Toonerville Trolley Neighborhood Association

Fort George - Revisted (A History)




…A brief “who, what and

where” history of the

Fort George Cemetery

in Old Louisville, located

 near Toonerville Trolley Park

 along South Floyd Street…



Captain George Gray was born in Virginia in 1740. He married Mildred Rootes Thompson (born in 1761) in Culpeper, Virginia, in 1781 and with whom he had 12 children. A wealthy plantation owner when the Revolutionary War broke out, Captain Gray spent his own fortune on maintaining and equipping (with uniforms, arms, and horses) the Third Virginia Infantry during the American Revolutionary War (Courier-Journal, 5/24/1942).


Both James Monroe and Zachary Taylor were first cousins of Captain Gray. Gray and Monroe (serving as a lieutenant in Gray’s company), were with George Washington at the iconic crossing of the Delaware in 1776 to attack the British at Trenton. Washington later awarded Gray the Masonic Gold Badge for his valor (Courier-Journal, 5/23/1941).


The war had consumed the entirety of Gray’s fortune. Consequently, in 1782 he moved his wife, 11 children, and 40 slaves to a 4000 acre tract of land given to him in the fledgling town of Louisville (established by the Virginia General Assembly in 1780). The farm, which Gray named “Fort George,” stretched along present day Preston Street to First Street and included the family‘s burial ground. Captain Gray died in 1822, and both President Monroe and future president, Zachary Taylor, were pallbearers at his funeral. The captain, his wife, and thirty family members are reportedly buried at the “Fort George” grave site (located in the present-day 1260 South Floyd Street, between Oak Street and Ormsby) (Courier-Journal, 8/10/1980).


The cemetery property was deeded to the Episcopal Church of Kentucky by descendants of Captain Gray to “insure its being held in perpetuity as consecrated ground.” (Courier-Journal, 5/25/1944). At one point, All Saints Church was erected on the site but was demolished at an unknown date.


The site had “degenerated into a neglected vacant lot” over many years until the John Marshall Chapter of the DAR became interested in rehabilitating the cemetery in 1941. The site was reportedly overgrown with weeds and had no grave markers. In a ceremony on 5/31/1941, a descendant of the Gray family unveiled the grave markers that are still in existence today (Courier-Journal, 5/23/1941). The same chapter of the DAR further “reclaimed from obscurity” and “beautified” the cemetery the next year in 1942. On Memorial Day 1947, the John Marshall Chapter placed the last of the existing memorial stones inscribed “Fort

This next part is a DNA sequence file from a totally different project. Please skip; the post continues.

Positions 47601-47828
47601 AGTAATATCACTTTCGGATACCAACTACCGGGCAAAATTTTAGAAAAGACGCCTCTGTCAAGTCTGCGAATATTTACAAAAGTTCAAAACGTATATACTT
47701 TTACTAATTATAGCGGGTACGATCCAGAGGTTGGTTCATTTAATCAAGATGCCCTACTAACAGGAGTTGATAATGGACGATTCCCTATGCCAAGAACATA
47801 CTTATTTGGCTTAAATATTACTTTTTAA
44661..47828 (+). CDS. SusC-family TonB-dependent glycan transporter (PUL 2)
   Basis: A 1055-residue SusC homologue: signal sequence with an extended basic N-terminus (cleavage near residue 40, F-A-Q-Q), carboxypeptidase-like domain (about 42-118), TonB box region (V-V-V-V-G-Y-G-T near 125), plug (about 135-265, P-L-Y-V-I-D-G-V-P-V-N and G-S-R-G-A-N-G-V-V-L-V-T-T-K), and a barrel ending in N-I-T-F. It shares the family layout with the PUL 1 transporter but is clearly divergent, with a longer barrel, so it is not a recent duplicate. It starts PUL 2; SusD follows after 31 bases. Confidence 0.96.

George” and “recounting the captain as a pioneer of our own Kentucky” as well as his role in establishing and funding the Third Virginia Infantry during the Revolutionary War (Courier-Journal, 5/25/1947). From 1941 until the early 1960s (based on reviews of Courier-Journal archives), Memorial Day ceremonies at the site became an annual event with wreaths laid at the graves, color guards, and patriotic music played. (Courier-Journal, 5/24/1942).


One event that any Old Louisville resident will empathize with all too readily occurred on the Memorial Day celebration of 1959. On top of the key to the gate being lost, and the band and color guard not showing up, there was one all too modern problem as well: an annoyingly parked tandem trailer “tank truck” was abandoned directly in front of Fort George. It was astonishingly but immediately removed with the “city’s largest tow truck” (Courier-Journal, 5/25/1959).  The key to the gate was found, and the rest of the ceremony went on valiantly in typical Old Louisville fashion. Only the Memorial Day ceremony of 1963 was found in the Courier’s archives following this event, and formal annual gatherings appear to have ceased.


Although the site continued to be owned by the Episcopal Diocese of Kentucky, “Fort George Neighborhood Association” maintained the property as late as 1981 (Courier-Journal, 9/21/1981). The site was apparently in private ownership, sold by the Episcopal Church of Kentucky. In October of 2009 the Toonerville Neighborhood Association acquired the property and has undertaken this research in a first step as how to best preserve the history and physical aspects of this site, which falls within its boundaries.  


 Researched and compiled by Adam Barmore

Via the Filson Club Archives

Posted by pjdibl01 on 11/18/2009
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